The one thing my students all invariably know about China is that you can’t use Facebook there, or YouTube or Google. For at least a decade, China has maintained strict control over the internet and aggressively blocked foreign tech platforms within its borders.
So when President Trump issued two executive orders Thursday night that all but ban two Chinese social media networks — the video app TikTok and the messaging app WeChat — from operating in the United States, citing national security concerns, the decision seemed straight out of China’s own playbook.
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Is TikTok More of a Parenting Problem Than a Security Threat?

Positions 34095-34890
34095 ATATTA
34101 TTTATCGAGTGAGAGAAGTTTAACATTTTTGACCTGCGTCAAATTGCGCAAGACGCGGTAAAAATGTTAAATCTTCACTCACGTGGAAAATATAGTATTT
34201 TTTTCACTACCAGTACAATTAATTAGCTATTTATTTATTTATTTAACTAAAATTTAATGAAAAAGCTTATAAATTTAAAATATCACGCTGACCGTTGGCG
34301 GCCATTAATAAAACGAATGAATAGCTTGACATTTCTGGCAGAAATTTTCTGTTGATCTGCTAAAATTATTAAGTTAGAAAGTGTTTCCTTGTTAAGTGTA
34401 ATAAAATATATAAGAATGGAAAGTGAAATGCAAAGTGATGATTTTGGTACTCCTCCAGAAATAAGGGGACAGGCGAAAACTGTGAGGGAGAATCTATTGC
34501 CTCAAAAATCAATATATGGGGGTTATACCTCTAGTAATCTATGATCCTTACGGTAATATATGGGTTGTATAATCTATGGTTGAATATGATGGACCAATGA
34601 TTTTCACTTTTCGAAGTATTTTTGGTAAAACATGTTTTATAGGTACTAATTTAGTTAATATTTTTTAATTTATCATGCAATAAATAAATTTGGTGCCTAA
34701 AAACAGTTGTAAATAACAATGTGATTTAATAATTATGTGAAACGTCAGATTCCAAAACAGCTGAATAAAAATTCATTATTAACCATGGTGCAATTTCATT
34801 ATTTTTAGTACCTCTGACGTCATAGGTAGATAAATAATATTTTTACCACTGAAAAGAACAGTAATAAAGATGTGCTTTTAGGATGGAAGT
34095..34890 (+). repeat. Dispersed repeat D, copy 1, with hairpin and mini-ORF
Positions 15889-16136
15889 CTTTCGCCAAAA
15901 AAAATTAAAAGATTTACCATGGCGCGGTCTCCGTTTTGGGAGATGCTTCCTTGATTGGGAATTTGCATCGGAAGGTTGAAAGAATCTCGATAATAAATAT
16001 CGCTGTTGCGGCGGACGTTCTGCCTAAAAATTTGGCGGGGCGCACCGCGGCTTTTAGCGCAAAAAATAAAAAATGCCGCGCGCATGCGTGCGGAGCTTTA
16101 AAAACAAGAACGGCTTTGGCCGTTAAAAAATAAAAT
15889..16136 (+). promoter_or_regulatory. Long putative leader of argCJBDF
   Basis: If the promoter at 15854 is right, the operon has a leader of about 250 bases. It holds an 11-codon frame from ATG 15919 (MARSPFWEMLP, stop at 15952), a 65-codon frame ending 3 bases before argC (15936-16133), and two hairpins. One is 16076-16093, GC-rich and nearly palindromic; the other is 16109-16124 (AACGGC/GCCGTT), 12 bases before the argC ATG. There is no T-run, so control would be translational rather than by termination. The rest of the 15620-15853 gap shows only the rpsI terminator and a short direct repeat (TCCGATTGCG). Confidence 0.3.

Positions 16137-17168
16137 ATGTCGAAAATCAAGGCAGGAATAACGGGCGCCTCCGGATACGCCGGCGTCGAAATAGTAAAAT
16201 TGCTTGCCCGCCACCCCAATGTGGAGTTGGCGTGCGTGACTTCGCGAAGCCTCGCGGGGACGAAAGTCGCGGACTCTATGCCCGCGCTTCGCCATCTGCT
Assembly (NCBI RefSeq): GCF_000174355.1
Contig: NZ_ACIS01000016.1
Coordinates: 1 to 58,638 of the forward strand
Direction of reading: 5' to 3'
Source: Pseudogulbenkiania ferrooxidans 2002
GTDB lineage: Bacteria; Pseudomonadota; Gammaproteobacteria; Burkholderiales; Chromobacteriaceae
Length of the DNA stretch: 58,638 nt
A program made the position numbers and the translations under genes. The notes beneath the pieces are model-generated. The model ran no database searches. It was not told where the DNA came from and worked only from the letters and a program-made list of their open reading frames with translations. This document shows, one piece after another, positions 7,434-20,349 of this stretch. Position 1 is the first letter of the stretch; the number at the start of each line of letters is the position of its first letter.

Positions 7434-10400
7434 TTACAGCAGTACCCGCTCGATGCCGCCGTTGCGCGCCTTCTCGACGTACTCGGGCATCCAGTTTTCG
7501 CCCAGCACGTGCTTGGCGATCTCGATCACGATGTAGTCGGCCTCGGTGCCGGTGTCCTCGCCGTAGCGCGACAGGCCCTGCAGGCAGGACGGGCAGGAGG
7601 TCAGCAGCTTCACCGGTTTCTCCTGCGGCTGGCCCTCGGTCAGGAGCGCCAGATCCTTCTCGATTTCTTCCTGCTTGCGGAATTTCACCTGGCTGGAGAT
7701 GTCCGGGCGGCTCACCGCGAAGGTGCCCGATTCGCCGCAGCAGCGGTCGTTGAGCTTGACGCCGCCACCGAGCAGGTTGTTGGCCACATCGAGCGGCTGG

TikTok has long presented a parenting problem, as millions of Americans raising preteens and teenagers distracted by its viral videos can attest. But when the C.I.A. was asked recently to assess whether it was also a national security problem, the answer that came back was highly equivocal.
Yes, the agency’s analysts told the White House, it is possible that the Chinese intelligence authorities could intercept data or use the app to bore into smartphones. But there is no evidence they have done so, despite the calls from President Trump and Secretary of State Mike Pompeo to neutralize a threat from the app’s presence on millions of American devices.